How Big Government made it harder to get a second passport

Written by Andrew Henderson

Your options for escaping your home country have decreased dramatically in the last fifteen years.

Yes, you are still technically free to move to almost any country in the world you wish. Just pack up your things and go. And for most people in the world, that’s the road taken. The British banker who takes a job in Dubai gets on a plane and relocates to Dubai. The Singaporean entrepreneur with a business in Hong Kong simply up and leaves.

For Americans, however, this option is a bit simplistic. You may know from spending time on this site that US citizens are just about the only ones in the world required to pay tax on their worldwide income no matter where they live in the world. Got a job in Australia? No problem! You’re free to leave; just make sure you send Uncle Sam his cut of your Australian salary, any Australian bank interest, and any Australian investment income.

Just being from The Land of the Free isn’t free. Even after you leave.

The only way to extinguish these tax obligations once and for all is through expatriation – renouncing your citizenship. Nearly 2,000 people did just that in 2011 and it looks like the number was steady or increased in 2012. Of course, government is such a wizard at statistics that there are rumors the Treasury underreports renunciants.

But expatriating generally requires another citizenship to fall back on. After all, you wouldn’t want to wander the high seas as a stateless pirate. And the consular office at your friendly US Embassy likely won’t let you. They figure you might wind back up on their soil as an illegal immigrant and then you’d have to march with Marco Rubio for amnesty.

Because the US government doesn’t want it’s milk cows – especially those that actually pay into the system – getting away from them, they’ve made it their mission to curb your options for getting out while you still can.

With the world as connected as ever, governments now have more resources at their disposal to squash dissent. Just like high-tax governments use organizations like the OECD to cripple the economies of tax havens that don’t play ball with them, the US government uses its status as a world superpower to intimidate other countries into putting a lid on escape routes.

Shortly after 9/11, the island nation of Grenada shut down its economic citizenship program that offered second passports for $50,000. Quite a bargain by today’s standards. The government claimed it was for “security reasons” following pressure from the world community to make it harder for terrorists to obtain an easy entry point into the west. Belize shut down their second passport program as well.

Meanwhile, the US government was complaining to Paraguay that their easy and affordable path to permanent residence and naturalization made it too easy for Arab terrorists to go there.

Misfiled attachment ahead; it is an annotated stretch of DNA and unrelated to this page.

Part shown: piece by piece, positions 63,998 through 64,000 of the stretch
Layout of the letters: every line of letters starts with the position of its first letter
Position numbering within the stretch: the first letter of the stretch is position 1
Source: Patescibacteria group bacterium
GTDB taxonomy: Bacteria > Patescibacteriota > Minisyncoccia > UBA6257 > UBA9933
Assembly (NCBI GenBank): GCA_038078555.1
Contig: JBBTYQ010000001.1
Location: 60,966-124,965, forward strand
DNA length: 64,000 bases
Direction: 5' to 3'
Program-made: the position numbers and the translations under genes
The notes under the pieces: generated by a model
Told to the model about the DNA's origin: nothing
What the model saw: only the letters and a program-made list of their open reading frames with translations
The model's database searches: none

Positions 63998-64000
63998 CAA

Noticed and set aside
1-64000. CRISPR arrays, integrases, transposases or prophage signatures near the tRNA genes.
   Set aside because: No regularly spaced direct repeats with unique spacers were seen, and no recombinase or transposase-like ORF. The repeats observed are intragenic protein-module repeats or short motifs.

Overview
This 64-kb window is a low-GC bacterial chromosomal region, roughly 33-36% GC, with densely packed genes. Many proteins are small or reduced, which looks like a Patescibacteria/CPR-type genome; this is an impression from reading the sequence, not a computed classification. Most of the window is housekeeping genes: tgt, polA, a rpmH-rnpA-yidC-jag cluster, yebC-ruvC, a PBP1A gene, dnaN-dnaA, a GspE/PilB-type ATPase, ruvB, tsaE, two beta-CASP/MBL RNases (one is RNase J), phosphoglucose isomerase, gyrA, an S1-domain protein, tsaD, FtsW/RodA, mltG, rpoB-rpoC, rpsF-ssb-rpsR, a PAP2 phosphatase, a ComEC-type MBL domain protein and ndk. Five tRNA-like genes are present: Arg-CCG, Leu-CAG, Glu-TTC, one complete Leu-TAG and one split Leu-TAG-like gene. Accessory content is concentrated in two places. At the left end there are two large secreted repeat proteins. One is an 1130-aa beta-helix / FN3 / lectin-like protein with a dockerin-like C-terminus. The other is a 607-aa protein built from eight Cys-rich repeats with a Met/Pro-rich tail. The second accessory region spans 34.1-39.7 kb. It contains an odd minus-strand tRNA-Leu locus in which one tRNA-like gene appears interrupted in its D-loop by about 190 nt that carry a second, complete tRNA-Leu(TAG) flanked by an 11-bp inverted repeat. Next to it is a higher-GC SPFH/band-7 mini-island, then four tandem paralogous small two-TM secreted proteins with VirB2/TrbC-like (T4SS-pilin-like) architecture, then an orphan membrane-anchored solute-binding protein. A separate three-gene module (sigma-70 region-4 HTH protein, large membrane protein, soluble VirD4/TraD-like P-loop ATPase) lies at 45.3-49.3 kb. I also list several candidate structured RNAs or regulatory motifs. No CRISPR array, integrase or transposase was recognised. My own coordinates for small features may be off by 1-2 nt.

Of course, this incredibly arrogant in that it insinuates these governments want terrorists or are incapable of not doing their own background checks. And for all the blather from US officials about how selling passports “cheapens” citizenship, none of the countries with economic citizenship programs have visa waiver status to the United States. That means any of the so-called “terrorists” the government used as an easy excuse to derive these countries of much-needed revenue would have had to apply for visas from their local US Embassy. Apparently the US government doesn’t have faith in its own background checking ability, either.

Or they’re just using “security” as a palatable excuse for the masses to explain why they went on a crusade to shut down other country’s legally operated citizenship programs. We all know the US government thinks it’s the only one whose opinion counts.

Across the Caribbean, citizenship by investment programs from Suriname to Belize to Guyana were shut down all in a relatively short period of time. Ireland also shut its program down shortly before 9/11; whether there was pressure from abroad in their case is unknown.

As a result, getting a second passport is now harder. Thanks to foreign government meddling as well as a new influx of rich Russians and Chinese wanting their own escape hatch, such passports are now more expensive to get. You know the government’s intrusive nature is a tax in and of itself, but would you even fathom that Grenada, for instance, is expected to increase the price for its passport by $200,000 – a five-fold increase – if and when it brings back its economic citizenship program? That’s quite a tax.

Your home country is doing everything in its power to stop you from taking your assets and leaving. Laws like FATCA are designed as de facto controls with just enough plausible deniability for the government to say its just protecting itself from “tax evaders” (too bad few or no other governments agrees with them).

As more and more people get on the government dole, more and more people will buy whatever tripe Big Government spits at them. Soon, you’ll live in a country where every violation of your freedoms is for “security” and to stop some sort of “greedy” misfit. At some point, you may have nowhere to go. The question is, will it be shame on your government for blocking your exit, or shame on you for not learning that they will?

Andrew Henderson
Last updated: Apr 3, 2020 at 2:29PM

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